-
dimensional

depiction

of

the

solution

space

(above,

right)

demonstrates

that

maximum

growth

rate

is

achieved

with

no

ethanol

production,

but

as

H
2

secretion

flux

is

restricted,

the

maximum

growth

rate

peak

shifts

towards

higher

ethanol

production
.

Microorganisms

generally

pursue

(either

through

evolution

or

regulation)

the

maximum

growth

rate
.

This

heuristic

also

permits

the

use

of

this

model

as

a

tool

for

computational

strain

design
.

The

graph

(below)

shows

single
-
gene

deletions

predicted

to

improve

ethanol

secretion

at

the

maximum

growth

rate
.

This

technique

can

be

used

to

inform

genetic

engineering

decision

making
.

All

reactions

available

to

an

organism

according

to

genome

annotation

and

biochemical

evidence

are

compiled

in

a

stoichiometric

matrix,

S,

which

is

part

of

a

genome
-
scale

mass
-
balance

problem
.

1

Boundary conditions are set based on observed substrate

uptake and byproduct secretion rates. Flux balance analysis

is then used to probe the resulting solution space by

maximizing a cellular objective such as growth rate within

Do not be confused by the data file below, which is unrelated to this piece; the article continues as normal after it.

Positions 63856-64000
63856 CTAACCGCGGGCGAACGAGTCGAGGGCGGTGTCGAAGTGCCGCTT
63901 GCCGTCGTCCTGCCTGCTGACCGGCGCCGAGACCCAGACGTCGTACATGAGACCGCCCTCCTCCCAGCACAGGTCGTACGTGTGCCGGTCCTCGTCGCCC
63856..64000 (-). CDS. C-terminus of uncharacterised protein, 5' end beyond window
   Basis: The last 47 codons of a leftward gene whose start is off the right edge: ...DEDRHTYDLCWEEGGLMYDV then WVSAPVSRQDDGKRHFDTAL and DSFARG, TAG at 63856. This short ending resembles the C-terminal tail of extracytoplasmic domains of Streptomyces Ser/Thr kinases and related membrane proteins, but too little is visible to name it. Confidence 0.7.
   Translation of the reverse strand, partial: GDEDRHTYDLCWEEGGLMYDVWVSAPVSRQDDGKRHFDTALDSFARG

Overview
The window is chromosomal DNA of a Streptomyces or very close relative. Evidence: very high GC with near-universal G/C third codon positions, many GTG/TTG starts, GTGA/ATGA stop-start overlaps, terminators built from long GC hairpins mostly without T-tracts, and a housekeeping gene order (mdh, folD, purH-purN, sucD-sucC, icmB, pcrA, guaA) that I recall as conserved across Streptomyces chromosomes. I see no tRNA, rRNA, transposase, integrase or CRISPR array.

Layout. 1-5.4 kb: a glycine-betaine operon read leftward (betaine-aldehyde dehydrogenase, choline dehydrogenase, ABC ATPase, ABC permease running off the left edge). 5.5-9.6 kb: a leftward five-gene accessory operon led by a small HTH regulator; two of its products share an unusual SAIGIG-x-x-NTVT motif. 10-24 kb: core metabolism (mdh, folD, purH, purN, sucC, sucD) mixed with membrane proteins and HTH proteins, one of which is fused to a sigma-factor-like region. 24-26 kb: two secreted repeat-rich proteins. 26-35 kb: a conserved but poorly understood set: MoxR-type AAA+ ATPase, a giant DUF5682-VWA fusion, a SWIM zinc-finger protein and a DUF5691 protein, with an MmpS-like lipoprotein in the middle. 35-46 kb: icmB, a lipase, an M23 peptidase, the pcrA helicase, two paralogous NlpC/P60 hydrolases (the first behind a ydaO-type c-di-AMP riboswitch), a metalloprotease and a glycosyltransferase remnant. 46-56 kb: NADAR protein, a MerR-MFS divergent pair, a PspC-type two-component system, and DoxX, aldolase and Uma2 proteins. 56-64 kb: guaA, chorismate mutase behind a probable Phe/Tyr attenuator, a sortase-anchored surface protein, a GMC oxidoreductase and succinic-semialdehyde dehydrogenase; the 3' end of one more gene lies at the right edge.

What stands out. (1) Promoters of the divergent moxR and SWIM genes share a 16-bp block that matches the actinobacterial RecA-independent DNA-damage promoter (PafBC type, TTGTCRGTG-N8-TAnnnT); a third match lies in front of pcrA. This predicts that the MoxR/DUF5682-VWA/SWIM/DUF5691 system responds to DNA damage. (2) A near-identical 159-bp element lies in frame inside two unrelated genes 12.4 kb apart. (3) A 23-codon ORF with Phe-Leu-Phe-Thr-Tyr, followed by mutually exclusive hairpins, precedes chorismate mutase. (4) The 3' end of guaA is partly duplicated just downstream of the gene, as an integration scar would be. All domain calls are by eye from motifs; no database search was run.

the given constraints. The resulting vector describes the
predicted reaction fluxes throughout the model.

3

Any given flux state

can be defined as a

vector, and the

reaction matrix

combined with
boundary constraints
define the borders of a
solution space within which
the flux state must always
fall.

2

Comparison of model predictions to experimental observations


C. thermocellum iSR432

was used to simulate growth in multiple conditions. Actual (

)
and predicted (

) reaction flux rates are shown, and predicted fermentation product production rates are shown as ranges as determined by flu
x v
ariability
analysis. For each simulation, the boundary fluxes for cellobiose, acetate, and formate were constrained to match the measur
ed
fluxes during (A) chemostat
growth on cellobiose and (B) fructose, and (C) batch growth on cellobiose.


Single gene deletions for which increased ethanol production is predicted.